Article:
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On the narrow stairs in the Paris metro.
On the narrow stairs in the Paris metro.
Sophia Brown

PARIS — Soon after arriving in Boston for my university studies, I began to notice people in wheelchairs and others with physical disabilities struggling to use the city's public transportation system. It's been almost two months since coming to Paris, and I have not seen a single person in a wheelchair use the city's legendary metro.

As anyone who has visited Paris will have noticed, not all metro experiences are created equal. That is part of the charm, with different station designs and train models. But the price for any lack of modernity is paid above all by the disabled. The oldest lines tend to be the least wheelchair-friendly, and it is only the newest line which can claim full accessibility to both trains and stations. But now, in the lead up to the 2024 Summer Olympics and Paralympics, this may begin to change.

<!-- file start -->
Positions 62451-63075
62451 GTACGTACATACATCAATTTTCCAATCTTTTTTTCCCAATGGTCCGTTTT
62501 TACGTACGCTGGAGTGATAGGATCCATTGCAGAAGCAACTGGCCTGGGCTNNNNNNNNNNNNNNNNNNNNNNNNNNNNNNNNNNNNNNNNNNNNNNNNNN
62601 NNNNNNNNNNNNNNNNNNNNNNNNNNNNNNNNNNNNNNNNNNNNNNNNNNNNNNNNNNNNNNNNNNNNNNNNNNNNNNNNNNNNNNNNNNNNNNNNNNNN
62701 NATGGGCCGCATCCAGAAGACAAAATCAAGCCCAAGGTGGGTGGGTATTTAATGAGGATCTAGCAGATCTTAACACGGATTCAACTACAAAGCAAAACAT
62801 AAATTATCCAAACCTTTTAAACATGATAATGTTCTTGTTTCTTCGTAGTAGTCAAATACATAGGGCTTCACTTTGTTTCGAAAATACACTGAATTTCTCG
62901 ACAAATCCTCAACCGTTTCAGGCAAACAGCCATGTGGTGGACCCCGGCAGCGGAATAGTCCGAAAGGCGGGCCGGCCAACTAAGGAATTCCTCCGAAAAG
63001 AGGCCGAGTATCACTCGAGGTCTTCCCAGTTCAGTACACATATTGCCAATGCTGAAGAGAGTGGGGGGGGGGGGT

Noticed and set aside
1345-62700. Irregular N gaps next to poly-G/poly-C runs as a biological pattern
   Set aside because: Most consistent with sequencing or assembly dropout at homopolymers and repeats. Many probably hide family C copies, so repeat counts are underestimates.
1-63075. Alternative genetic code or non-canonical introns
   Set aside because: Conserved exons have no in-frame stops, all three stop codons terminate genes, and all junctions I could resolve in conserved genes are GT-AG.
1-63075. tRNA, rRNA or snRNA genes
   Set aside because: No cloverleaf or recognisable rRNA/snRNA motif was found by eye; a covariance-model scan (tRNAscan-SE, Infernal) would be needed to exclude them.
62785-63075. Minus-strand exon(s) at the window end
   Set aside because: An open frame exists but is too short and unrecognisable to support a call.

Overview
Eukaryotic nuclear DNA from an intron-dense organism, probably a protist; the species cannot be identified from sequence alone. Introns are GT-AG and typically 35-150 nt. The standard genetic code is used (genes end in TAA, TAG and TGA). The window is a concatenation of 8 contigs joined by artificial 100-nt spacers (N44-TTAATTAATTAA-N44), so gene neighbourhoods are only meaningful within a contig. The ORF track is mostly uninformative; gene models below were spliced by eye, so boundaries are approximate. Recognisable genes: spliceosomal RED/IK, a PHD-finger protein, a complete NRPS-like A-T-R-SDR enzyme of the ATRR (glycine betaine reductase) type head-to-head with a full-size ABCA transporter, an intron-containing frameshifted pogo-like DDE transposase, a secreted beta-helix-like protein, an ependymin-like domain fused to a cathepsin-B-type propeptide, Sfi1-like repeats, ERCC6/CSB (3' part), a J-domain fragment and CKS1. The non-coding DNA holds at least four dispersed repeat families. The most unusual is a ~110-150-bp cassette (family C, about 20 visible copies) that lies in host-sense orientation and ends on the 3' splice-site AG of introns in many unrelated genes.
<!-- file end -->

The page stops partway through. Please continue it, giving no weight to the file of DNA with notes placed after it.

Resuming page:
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Society

Return To Clay: Why An Ancient Building Material Is Back In Fashion

Concrete and glass are often thought of as the only building materials of modern architecture. But Francis Diébédo Kéré, the first African winner of a prestigious Pritzker architecture prize, works with clay, whose sustainability is not the only benefit.

Francis Diébédo Kéré extended the primary school in the village of Gando, Burkina Faso

Clara Le Fort

"Clay is fascinating. It has this unique grain and is both beautiful and soft. It soothes; it contributes to well-being..."

Francis Diébédo Kéré, the first African to be awarded the prestigious Pritzker Prize last March, is paying tribute to clay. It's a material that he adores, which has too often been shunned and attributed to modest constructions and peasant houses. Diébédo Kéré has always wanted to celebrate "earthen architecture”: buildings made out of clay. It's a technique that has been used for at least 10,000 years, which draws on this telluric element, known as dried mud, beaten earth, rammed earth, cob or adobe.

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